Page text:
There’s something about small outcrops of land just offshore that become islands at high tide but allow access to the mainland when the waters recede. It’s a decent defensive strategy in a siege to see your attackers submerged twice a day, but it was also attractive for religious hermits who wanted some barrier between themselves and the world’s noises and temptations.

So think about the commune of Mont St Michel in Normandy, or perhaps the Cornish counterpart St Michael’s Mount (imaginative name!).  Just off the Northumbrian coast the monks of Lindisfarne were innovators in arts and sciences until the Norsemen arrived.  In all there are 43 such islands around Britain that are linked to the mainland by low tide causeways.

One of the smaller examples is an island just north of the mouth of the River Tyne.  It’s so close to land that the path to it can be walked in minutes, yet the North Sea is still a significant hazard.  Just weeks before my visit an upturned car was found on the narrow causeway, its driver dead inside.  The majority of casualties here have been on the rocks behind the island however for this stretch of coastline has seen numerous shipwrecks which is why a lighthouse was erected here in 1898.

In medieval times a small chapel was built on the island dedicated to Saint Helen, and the monks here maintained a light inside which may have been a precursor to the present tower, or could have simply had religious significance.  They referred to it as St Katherine’s Light, or The Lady Light.  Perhaps this second title was enough to create a little confusion for now the island is known as St Mary’s though there was no religious structure here of that name.  What little evidence of St Helens remained into the 19th century was destroyed during the construction of the lighthouse.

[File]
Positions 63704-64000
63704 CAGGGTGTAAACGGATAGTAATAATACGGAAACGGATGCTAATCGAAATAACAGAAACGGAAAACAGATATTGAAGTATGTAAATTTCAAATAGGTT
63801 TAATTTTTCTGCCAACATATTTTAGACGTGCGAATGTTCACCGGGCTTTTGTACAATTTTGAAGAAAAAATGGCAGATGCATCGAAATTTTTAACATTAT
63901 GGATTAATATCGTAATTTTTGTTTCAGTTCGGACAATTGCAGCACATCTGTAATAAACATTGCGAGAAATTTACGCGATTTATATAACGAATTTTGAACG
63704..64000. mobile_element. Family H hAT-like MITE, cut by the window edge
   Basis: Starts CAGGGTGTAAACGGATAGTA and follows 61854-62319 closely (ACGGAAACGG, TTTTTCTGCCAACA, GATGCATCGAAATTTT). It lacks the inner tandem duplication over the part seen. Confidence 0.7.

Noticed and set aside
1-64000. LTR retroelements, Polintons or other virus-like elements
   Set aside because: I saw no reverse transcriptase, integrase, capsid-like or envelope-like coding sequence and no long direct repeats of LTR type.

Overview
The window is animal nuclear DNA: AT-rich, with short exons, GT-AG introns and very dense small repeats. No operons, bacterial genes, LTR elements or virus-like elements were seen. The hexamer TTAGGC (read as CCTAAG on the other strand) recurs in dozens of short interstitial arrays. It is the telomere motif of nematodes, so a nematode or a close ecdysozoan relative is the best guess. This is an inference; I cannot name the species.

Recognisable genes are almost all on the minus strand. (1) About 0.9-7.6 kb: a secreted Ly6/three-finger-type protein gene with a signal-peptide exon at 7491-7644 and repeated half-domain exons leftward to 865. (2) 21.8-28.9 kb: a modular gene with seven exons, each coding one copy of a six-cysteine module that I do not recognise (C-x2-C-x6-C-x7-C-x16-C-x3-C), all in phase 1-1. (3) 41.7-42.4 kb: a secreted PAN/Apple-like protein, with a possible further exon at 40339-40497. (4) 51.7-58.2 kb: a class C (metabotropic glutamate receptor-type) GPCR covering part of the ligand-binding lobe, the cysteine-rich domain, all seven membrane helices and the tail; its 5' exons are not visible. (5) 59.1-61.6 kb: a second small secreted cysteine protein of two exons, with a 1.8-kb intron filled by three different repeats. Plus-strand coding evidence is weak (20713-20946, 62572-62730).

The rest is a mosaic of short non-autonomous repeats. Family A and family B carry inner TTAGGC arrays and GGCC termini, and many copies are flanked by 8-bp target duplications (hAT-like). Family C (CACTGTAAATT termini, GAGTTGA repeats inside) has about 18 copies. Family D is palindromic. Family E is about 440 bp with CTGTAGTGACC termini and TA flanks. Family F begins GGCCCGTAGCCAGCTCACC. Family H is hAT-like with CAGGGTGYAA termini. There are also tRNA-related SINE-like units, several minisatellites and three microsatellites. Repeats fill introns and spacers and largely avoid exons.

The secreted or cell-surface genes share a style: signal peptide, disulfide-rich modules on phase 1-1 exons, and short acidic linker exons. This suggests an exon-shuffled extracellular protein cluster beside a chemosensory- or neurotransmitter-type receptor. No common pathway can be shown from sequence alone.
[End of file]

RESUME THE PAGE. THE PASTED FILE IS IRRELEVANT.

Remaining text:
Though there was once a pub on the island, nowadays there’s just one private dwelling and the lighthouse buildings (cafe, visitor centre) but if you’re game for the vertigo inducing 137 steps to the top you can visit the lantern room at the top where a paraffin lamp was used to provide the light and a clockwork mechanism used to rotate the fresnel lens until electrification in 1977.  Decommissioned just 7 years later the lens was removed to a museum in Penzance so a smaller version tops the tower now.

The views along the coast are fantastic (and include the dome of Whitley Bay’s Spanish City for the Dire Straits fans out there), but it was the interior that really appealed to me.  The door way out onto the railed parapet around the lantern was firmly locked, though lighthouse keepers would have regularly ventured outside to clean the glass, and each May would be expected to repaint.  Can’t say I’d fancy that job but with three saints to watch over them I’m sure they were ok.

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